Why We Shouldn't Measure Our Success in Terms of Our Relative Proximity to White People
Let’s talk Respectability Politics. At its core, it is a system of belief based upon the premise that teaching black people to meet white cultural standards is the primary way to improve black life.
White supremacy is a culture. And culture is a way of life. It is passed on from generation to generation; It is embedded in institutions; It plays out in both large group and individual interpersonal behaviors.
White supremacy as a culture is particularly dangerous because of the ways in which culture functions within society. It provides a blueprint upon which institutions develop and grow. It is used to justify and legitimize the ways in which problematic value systems are perpetuated and passed down throughout time.
Because white supremacy culture is so deeply entrenched in the fabric of this nation, it has—unfortunately—become internalized by many people of color across generations.
Why is there more perceived value in being the first black family to integrate an all-white suburb? The only black c-suite executive at an all-white corporation? One of the only black students at a particular school or university?
HERE IS WHY THIS THINKING IS WRONG:
There is power in black culture. The near constant appropriation of black culture by white people at nearly every level is proof of this power. Whether it’s music, style of dress, hair-styling, physical mannerisms, or cadence of speech—everything about blackness is admired. Except for actually BEING BLACK, that is. Such utter hypocrisy is the practice of claiming superiority while simultaneously mimicking every facet of the “supposedly inferior” group.
There is power in black solidarity. Think back to the Black Power movement of the 1960’s and 1970’s. It represented a myriad of ideals, chief among them the notions of racial pride and self-reliance, economic and political independence, and freedom from white authority. There was also an increased focus on the value of investing in and improving black communities, as opposed to abandoning them to integrate white spaces. Extensive study and celebration of African history and culture were also important components of the Black Power ideological system.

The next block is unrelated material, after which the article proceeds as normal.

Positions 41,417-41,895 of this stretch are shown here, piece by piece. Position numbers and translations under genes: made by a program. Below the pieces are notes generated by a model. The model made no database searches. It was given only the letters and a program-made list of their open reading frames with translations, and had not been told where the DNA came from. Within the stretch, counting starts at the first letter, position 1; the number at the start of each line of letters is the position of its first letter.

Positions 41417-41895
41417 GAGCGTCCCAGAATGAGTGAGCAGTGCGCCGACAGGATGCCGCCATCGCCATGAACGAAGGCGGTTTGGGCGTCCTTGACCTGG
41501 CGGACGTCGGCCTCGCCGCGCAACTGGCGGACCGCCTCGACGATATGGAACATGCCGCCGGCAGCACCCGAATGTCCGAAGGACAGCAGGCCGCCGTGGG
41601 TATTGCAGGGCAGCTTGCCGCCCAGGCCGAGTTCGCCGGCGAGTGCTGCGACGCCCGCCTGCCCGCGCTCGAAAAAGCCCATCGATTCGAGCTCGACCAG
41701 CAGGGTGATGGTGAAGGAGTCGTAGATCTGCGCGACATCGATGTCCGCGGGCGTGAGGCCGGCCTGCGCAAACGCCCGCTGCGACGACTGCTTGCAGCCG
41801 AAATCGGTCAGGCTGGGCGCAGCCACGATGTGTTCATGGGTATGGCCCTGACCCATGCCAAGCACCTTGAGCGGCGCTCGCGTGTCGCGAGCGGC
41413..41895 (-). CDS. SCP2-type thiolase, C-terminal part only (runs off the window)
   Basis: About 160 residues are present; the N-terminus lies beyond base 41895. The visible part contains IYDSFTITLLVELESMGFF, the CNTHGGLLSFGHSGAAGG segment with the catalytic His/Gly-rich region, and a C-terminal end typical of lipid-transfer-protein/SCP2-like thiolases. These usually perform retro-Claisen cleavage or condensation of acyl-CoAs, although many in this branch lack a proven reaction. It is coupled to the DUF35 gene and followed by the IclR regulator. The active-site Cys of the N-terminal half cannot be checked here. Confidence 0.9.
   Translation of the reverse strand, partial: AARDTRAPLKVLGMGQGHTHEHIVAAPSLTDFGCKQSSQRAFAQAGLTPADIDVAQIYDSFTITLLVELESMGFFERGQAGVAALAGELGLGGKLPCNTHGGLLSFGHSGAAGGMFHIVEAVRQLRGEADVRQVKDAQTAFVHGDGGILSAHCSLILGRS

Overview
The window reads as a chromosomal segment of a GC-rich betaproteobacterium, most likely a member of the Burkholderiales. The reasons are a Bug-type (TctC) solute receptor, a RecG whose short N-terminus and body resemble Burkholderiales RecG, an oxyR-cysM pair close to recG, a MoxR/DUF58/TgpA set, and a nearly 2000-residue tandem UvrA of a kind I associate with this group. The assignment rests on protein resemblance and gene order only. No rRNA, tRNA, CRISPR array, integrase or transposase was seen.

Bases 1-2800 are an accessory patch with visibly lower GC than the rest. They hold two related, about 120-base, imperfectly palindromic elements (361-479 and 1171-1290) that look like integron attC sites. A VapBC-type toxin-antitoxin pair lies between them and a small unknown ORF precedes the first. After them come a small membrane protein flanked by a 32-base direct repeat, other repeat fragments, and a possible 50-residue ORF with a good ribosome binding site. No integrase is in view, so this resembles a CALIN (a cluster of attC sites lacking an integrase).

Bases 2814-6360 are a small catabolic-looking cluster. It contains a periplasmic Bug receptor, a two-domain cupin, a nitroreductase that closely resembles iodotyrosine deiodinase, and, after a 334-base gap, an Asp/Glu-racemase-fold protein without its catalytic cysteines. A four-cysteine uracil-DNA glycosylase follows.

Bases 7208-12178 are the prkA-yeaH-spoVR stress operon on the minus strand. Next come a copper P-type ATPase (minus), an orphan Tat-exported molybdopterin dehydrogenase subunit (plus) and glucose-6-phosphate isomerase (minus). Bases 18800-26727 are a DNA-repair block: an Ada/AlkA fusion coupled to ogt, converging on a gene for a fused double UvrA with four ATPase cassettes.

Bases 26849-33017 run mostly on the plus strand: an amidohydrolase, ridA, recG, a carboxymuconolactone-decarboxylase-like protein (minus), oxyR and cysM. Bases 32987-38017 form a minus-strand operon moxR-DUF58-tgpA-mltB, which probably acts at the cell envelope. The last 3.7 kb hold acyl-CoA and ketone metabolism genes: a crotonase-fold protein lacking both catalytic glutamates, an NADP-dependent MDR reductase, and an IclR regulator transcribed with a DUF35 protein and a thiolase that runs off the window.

There is power in the black dollar. In 2015, African-Americans had approximately $1.1 trillion in spending power. (This number is projected to increase to $1.3 trillion by 2017.) Measured monthly, every black dollar earned only circulates in the black community for a total of 6 hours. While our spending power is substantial, only 2 cents of every black dollar spent in this country goes to black-owned businesses. Still, don’t confuse the term “spending power” with overall economic standing. Just as wealth is inherited, so is poverty. The generational passing-down of poverty prevalent within a significant majority of black families—coupled with institutionalized racism and government-sanctioned genocide—make it very difficult, if not seemingly impossible for some, to break the cycle of economic despair. The good news: Through intentional, structured black consumerism and support of black entrepreneurship, we have the power to create a culture of investment in our own communities. By recycling the black dollar within black communities, we set the foundation to be able to cut our financial reliance on a majority population that has, throughout history, served as a source of unrelenting oppression.
“Our greatest fear is not that we are inadequate… It is that we are powerful beyond measure…”
Creating self-sustaining black communities is not wishful thinking. It is a reality that we absolutely have the power to bring to fruition.